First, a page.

So, my, our daughter was born in 1983. Everything's fine, and then, in 1988, my son, Elliot, was born on his due date. No problems fully, you know, good weight and everything, and he was an average, active, stereotypical boy. My daughter would sit and read a book, and he would be, the next thing we know, he'd climbed on top of the refrigerator. And, uh, I thought this was fun. And then, uh, Adam and I separated in 1991 and I think that we, we like to think we, we didn't have a perfect marriage, but we had a pretty good divorce. And, um, I've always admired Adam and his wife, Suzi, on many levels, certainly as good parents and co-parents. 

And in May of. 93, our son Elliot, started being more withdrawn. So, I took him to the pediatrician. He said, well, you know, he's due for a little booster, but I don't need to give him that now. I'll just, uh, he took he, but he looks fine.

And then two days later, I had been seeing a therapist for my own depression and he, he had an additional focus, the therapist on family therapy. So, he was used to treating children and families. So, I brought him to my therapist and he says, well, he looks fine. Maybe he's just getting used to the fact that Adam has announced that he's engaged and his wife-to-be is moving in.

So, I didn't think anything of it, but he just wasn't quite himself and his teachers at school, nursery school, were kind of aware of it and they couldn't figure it out. He wasn't quite as playful. And then, when Friday came, I picked him up at school and one of his eyes had turned inward, so I made an appointment the next week with the eye doctor, 

And thenI talked to somebody else, my doctor, and he said, you know, that doesn't sound right, that's happened so quickly. I want you to take your son right away. Forget the eye doctor. Go right away to a pediatric neurologist at NYU. So, I waited hours for the neurologist to have time to able to see me at the end of the day.

And the doctor took one look at him and said, “He needs to be examined right away. This is serious.”  So we walked to NYU Hospital, which is on 34th Street and the FDR. And within getting the MRI, let's say, or the, the CAT scan first, he had a brain tumor, and Adam and I were told the next day, they have no idea why these things happen.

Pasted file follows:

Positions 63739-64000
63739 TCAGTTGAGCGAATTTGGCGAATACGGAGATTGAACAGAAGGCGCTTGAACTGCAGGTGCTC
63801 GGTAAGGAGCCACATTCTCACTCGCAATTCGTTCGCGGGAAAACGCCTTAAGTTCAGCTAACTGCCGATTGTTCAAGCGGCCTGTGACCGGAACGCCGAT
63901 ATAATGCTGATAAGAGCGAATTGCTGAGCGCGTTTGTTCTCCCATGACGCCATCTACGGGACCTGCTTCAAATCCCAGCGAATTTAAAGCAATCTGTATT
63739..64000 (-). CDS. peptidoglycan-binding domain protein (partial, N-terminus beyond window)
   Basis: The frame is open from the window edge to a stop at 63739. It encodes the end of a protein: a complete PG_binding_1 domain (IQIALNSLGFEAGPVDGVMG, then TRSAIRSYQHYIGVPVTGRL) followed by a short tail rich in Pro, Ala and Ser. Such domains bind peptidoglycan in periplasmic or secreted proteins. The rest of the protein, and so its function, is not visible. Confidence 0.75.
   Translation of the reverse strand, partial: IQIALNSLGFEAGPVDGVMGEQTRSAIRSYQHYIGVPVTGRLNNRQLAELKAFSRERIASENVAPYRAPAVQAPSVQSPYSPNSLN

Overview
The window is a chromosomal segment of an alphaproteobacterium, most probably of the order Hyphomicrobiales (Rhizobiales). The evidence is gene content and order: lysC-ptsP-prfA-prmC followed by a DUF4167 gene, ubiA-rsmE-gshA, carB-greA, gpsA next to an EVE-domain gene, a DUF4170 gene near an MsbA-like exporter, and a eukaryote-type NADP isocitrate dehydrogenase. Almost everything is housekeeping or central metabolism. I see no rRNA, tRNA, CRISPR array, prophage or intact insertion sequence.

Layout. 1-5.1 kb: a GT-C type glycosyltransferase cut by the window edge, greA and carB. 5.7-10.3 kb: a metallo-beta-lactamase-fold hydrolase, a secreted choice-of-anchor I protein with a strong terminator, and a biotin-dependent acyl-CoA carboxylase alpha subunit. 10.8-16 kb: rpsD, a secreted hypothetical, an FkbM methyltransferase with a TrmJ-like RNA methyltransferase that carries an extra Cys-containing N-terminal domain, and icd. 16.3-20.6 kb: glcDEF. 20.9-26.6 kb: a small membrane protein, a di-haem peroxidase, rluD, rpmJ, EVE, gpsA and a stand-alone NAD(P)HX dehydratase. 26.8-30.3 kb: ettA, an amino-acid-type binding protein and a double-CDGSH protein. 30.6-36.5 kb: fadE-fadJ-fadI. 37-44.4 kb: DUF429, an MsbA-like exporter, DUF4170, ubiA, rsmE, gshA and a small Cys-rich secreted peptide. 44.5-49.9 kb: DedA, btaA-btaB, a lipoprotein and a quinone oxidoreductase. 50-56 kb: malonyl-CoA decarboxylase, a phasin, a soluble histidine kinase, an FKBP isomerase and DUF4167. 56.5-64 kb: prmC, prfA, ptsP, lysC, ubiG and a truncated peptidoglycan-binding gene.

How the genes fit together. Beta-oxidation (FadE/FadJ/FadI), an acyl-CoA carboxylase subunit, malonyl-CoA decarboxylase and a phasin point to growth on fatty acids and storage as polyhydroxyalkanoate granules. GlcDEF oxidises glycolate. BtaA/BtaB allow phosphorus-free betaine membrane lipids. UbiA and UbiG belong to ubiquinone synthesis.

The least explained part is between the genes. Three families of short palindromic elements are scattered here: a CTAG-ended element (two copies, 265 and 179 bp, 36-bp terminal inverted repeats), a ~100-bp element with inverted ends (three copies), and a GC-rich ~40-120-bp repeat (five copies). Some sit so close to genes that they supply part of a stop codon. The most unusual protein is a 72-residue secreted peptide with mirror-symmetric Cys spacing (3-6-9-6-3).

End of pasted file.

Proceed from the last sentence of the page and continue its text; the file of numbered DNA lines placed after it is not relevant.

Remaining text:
About a hundred cases are diagnosed each year and that it was invariably fatal. And, uh, I pretty much collapsed on hearing that and that he had 12 months to live and they would do, we could do what we could to make him more comfortable, but that it was invariably fatal. So that, of course, it's a shock to any parent, any, anybody who hears about a child being ill.

And through that, he died in June of 94, when he was six years old. But my daughter and I realized as this process was going along of this year of treating him, how many advantages we had. We were in New York City and the first hospital we went to turned out to be the one of the best in the world for treating this type of pediatric brain tumor.

We had insurance. Adam and I were both available and we got along with each other. Adam's mother and father lived near NYU and we could go hang out with them in between chemo treatments. We had a lot of friends. We had our faith and a lot of people, of course, just rallied and sent gifts and sent cards, and we, we had the support of the whole community. And it was nobody's fault.

Some parents lose and we had, we had a chance to say goodbye in those 12 months. And he was young enough to be reassured if either Adam or I was, were there with him. He kept a sense of humor and he, um, he acted like a five-year-old. He wasn't aware of the concept of death. He just was afraid of being separated from his parents. 

 

[00:31:24] GORDON EARLE: But he was aware that that separation would take place and would be permanent?